Both schools are very old. Over the past years there have been numerous repairs to both; despite this the town hasn’t been able to keep up with the new standards. For example, the Winthrop Gym is 4,000 sq. ft. below the required Massachusetts School Building Authority code and the Doyon School is 18,000 sq ft. under the necessary space to “support the current education plan” (Ipswich Annual Report). Winthrop has tried to help this lack of space problem by bringing in a modular classroom, but that was in 1987, and it’s the 21st century now. It is apparent that both schools are not up to date. As Ipswich High Senior Eva Trainer said, “The kids need a 21st century learning environment that helps prepare them for the future. I mean, isn’t that the point of school?”.

There is a lack of technology and resources throughout the Ipswich Elementary schools and it’s hard for teachers to keep up. Another great point brought up is the impact of the environment. Environmental science is a growing area of learning due to our cultural challenges. With Willowdale State Forest in our backyard, the Doyon School location is perfect for hands on learning with the environment. Using the forest as their classroom teachers would be able to get their students interested in different fields.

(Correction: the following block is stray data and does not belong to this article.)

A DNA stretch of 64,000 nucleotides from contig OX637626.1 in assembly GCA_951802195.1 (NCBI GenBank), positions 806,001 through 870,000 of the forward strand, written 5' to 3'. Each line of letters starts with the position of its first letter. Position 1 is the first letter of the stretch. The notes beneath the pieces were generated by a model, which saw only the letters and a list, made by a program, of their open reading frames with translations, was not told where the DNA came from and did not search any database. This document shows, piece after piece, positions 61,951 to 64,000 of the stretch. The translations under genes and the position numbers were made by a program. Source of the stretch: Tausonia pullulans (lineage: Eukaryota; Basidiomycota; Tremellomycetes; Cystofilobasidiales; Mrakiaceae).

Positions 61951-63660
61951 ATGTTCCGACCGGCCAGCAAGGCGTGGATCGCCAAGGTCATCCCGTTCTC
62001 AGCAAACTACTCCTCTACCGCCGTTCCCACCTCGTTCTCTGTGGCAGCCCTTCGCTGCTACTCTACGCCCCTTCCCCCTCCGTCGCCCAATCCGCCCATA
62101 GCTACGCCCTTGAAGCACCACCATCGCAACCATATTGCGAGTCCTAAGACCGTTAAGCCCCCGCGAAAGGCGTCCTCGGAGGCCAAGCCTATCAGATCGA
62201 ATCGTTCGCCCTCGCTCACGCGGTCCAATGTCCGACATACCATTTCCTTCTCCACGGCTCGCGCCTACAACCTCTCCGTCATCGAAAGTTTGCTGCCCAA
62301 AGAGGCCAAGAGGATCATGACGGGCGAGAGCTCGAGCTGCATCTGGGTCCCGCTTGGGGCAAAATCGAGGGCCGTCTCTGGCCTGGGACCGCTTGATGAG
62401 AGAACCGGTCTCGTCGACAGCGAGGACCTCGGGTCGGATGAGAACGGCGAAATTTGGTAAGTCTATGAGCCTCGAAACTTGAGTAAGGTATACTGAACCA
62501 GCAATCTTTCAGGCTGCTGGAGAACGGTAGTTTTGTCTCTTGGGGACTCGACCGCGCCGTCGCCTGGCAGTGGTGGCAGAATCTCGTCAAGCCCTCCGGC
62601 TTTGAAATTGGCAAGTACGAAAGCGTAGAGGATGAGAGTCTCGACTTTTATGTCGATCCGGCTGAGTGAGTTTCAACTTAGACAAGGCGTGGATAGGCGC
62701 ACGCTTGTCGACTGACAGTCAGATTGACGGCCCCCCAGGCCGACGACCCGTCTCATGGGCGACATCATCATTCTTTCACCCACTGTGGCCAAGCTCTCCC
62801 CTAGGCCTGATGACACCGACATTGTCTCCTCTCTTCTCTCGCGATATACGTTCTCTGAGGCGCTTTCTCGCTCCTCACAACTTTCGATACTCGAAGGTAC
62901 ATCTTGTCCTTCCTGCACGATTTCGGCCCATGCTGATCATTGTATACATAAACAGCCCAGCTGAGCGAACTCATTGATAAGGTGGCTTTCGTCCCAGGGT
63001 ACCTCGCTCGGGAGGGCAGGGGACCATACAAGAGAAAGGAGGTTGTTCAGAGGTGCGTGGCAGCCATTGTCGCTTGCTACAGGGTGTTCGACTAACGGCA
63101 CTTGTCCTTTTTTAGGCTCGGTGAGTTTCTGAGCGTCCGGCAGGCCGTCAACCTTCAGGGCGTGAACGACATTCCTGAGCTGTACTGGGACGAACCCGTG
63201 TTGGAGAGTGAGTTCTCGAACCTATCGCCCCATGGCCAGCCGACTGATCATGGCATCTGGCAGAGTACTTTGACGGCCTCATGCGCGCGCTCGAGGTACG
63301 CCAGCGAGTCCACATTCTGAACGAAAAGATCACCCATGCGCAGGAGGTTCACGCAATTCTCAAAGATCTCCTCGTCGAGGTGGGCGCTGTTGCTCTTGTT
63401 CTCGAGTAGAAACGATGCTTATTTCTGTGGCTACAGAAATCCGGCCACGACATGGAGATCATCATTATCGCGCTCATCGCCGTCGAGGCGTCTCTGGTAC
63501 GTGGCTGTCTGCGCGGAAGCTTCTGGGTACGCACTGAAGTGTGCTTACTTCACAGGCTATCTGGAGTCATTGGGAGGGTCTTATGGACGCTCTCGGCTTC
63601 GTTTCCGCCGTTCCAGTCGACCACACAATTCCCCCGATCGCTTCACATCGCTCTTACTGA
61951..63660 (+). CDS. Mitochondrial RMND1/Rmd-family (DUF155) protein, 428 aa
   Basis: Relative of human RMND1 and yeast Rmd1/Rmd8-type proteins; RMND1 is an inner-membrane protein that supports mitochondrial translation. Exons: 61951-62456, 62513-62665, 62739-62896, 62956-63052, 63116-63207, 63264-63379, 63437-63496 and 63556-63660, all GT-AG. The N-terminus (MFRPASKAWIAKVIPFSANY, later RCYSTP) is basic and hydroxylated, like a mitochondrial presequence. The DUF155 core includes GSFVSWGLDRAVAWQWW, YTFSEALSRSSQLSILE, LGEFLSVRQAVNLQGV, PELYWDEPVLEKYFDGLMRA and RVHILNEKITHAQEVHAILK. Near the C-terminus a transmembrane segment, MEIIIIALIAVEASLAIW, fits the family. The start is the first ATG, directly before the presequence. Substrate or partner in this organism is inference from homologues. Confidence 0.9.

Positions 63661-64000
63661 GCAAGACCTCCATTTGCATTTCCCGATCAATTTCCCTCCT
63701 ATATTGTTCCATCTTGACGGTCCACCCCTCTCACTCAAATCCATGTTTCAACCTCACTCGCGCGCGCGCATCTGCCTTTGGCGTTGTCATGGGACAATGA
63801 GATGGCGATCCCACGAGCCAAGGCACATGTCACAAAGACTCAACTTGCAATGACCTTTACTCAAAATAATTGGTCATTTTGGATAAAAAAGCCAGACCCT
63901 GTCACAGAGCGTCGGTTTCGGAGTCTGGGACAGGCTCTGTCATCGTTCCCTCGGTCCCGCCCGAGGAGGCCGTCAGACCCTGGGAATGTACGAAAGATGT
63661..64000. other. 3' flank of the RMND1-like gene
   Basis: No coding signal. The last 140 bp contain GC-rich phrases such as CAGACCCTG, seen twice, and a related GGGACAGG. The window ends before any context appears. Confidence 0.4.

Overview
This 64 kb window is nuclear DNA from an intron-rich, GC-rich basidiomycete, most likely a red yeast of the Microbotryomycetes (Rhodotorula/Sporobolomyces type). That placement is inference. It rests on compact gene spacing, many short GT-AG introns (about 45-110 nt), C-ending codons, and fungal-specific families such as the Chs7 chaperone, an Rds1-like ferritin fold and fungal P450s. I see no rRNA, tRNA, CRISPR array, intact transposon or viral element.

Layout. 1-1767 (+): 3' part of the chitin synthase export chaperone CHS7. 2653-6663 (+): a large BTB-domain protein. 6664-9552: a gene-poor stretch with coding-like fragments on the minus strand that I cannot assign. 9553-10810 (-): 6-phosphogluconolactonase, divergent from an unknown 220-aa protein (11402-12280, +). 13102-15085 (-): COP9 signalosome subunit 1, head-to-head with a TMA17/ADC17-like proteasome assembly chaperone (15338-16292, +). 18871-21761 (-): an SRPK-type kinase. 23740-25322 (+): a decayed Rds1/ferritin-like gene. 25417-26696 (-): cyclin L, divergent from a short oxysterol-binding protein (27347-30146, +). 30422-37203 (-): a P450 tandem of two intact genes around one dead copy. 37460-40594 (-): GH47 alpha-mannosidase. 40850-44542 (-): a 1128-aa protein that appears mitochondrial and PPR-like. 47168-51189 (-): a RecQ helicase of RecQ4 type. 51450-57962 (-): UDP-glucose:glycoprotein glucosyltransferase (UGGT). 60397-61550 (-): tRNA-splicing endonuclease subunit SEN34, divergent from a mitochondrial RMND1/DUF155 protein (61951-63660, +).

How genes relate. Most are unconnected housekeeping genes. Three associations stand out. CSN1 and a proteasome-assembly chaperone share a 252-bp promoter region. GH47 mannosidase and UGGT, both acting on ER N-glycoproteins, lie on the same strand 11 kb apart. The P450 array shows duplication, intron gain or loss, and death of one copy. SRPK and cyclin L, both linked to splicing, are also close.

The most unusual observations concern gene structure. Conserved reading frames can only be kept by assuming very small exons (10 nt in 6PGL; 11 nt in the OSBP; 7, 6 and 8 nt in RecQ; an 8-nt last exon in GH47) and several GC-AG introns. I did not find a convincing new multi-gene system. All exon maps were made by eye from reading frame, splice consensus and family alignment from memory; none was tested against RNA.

Finally, another crux raised is the community aspect. A point I have heard many times from my peers is the division of Doyon and Winthrop kids. From the inception of our elementary school years, the school rivalry is created. To this day “Win-throwups” and “Doyon Dummies” are name thrown disrespectfully at each other. This is because kids are separated by where they live. From first hand experience, I have to say nothing is weirder than the sixth grade mixer.  The stench of pre-teen angst looms throughout the gym; kids are silent, and you tend to never leave your closest friend’s side. If you eliminate both schools and have one school, kids would be together from K-12. This long of a relationship is very rare and would help build strong communal bonds.